SG: The Ice Age of media relations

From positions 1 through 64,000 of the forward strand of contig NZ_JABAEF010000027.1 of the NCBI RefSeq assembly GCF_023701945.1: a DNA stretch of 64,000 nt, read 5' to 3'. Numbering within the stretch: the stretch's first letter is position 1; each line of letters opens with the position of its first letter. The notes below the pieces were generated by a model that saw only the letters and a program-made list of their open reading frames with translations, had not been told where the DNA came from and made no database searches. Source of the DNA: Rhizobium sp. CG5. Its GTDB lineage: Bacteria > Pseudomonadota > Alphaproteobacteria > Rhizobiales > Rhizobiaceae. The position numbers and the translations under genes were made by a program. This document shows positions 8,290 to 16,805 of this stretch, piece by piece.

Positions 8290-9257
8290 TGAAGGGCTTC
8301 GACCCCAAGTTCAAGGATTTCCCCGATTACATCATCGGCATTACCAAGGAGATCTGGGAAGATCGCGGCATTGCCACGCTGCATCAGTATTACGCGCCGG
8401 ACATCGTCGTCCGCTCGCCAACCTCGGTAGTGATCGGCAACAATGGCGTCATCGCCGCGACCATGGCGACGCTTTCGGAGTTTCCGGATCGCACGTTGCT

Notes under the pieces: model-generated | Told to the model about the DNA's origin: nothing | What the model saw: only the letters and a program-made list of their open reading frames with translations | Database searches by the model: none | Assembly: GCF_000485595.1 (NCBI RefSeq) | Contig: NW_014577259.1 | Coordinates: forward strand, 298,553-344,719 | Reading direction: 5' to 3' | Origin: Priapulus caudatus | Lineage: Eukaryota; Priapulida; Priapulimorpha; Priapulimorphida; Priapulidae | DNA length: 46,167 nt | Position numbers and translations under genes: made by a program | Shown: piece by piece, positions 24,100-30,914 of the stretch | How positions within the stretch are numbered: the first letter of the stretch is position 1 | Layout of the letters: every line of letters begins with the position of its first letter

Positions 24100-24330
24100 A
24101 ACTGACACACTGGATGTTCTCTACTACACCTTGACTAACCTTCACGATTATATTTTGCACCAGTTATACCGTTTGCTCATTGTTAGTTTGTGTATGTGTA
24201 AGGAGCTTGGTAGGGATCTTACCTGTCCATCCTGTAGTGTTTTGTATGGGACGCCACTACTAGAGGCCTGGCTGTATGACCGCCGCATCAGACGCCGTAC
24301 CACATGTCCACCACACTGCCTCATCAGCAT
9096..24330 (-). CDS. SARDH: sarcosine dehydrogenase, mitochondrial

Over at musicscribe blog the other day, David Bruce Murray offered a solid case-study critique of poor media relations in sg, using mishandled press releases as his example. One of the conclusions he comes to in passing is that the problem is rooted in general laziness and unprofessionalism - not willful dereliction but a lack of knowledge and/or discipline to put the extra work it takes into rewriting press releases and more broadly viewing them as places to start instead of ready-made “news” in a prepackaged bundle. DBM’s analysis is spot on. And this lack of professionalism endemic to sg news outlets and media relations that DBM seizes on is part of a broader culture I tend to think of the as the “make a joyful noise” mentality: “we’re all just makin’ a joyful noise for the lord and not trying to get or give coverage like they would over there at the New York Times or something” … etc. Though I’m the first to level blistering critiques at this kind of thinking, the “make a joyful noise” mentality raises an interesting question that’s worth considering: should sg news coverage and media relations even aspire to higher (some might simply prefer “different”) standards to begin with? I think yes, though perhaps not to the extent that the Times or even the local daily newspaper in Louisville, KY, or somesuch place might go. How far, though, is fair to ask. Far enough, it seems to me, to uproot and dislodge the unhealthy cronyism and selective honesty that people rely on and get away with in so much of what is said (or more often not said, at least on the record) and done in sg. Almost no one in sg today seems to know any other way to talk publicly about controversial, sensitive or even slightly unpleasant issues than in tones of Pollyanna happy-facing and faux-effusive whitewash. It really is that bad. Alongside this phenomenon is the equally true reality that you can’t go from this Ice Age of media relations in sg to the New York Times (or even the Louisville Courier-Journal) in a day or week or a year. You have to get there in baby steps, so to speak, in incremental phases. That’s where I think sites blogs like DBM’s and this one and the sogospelluvers and AMGS are important. I can’t speak for these other places, but on my site I use methods and approaches to write about, and in a few places report on, sg that attempt to move the discourse about sg - however incrementally - toward better days. Which is why you’ll see me use blind quotes or anonymous sources now and then from industry figures who feed me information or news. If I had my druthers, I wouldn’t have to use blind quotes. But if I were having my druthers in the first place, the SN and sogospelnews and the U.S. Gospel News and The Scoop would also be doing their jobs and not leaving the grunt work of old-fashioned honest reporting about important, sensitive or otherwise unpleasant issues to some part-time no-name like me with a dinky website in the middle of cyberspace. It’s one sign of how backward and underdeveloped media relations are in sg when officials, group owners, and other people of prominence or newsworthiness in sg aren’t willing (or, in some cases, because no one bothers to ask, they’re not even able) to speak on the record about the issues and topics that dominate the sg conversation. Maybe they would be more willing and able if official news outlets (or the publications that posture as “news” sources) would step up and start doing real reporting on a regular basis about more than just the childbirths and songs released to radio and the award winners and the new contracts inked with this or that agency. And if these outlets don’t know how do this kind of reporting, they need to invest their time and money to figure out. Anything less is an abdication of the responsibility each publication willingly took on for itself when it asked readers and subscribers to give their attention and money. So in a more perfect world, I would much rather not use anonymous sourcing. But we’re not anywhere near that more perfect work (yet), so if I have a choice between getting the truth out there or saying nothing at all, I’m going to go for the truth every time. And I’m hopeful that things are progressing, even if very, very slowly. Claude Hopper’s showstopping speech at NQC was a good sign. As was Gerald Wolfe’s willingness (I might even say eagerness) to speak on the record to me about the vitally important issue of the NQC’s future. And when was the last time you remember reading about prominent sg figures saying anything half as candid as Wolfe did? You might even call this a milestone. I certainly would.

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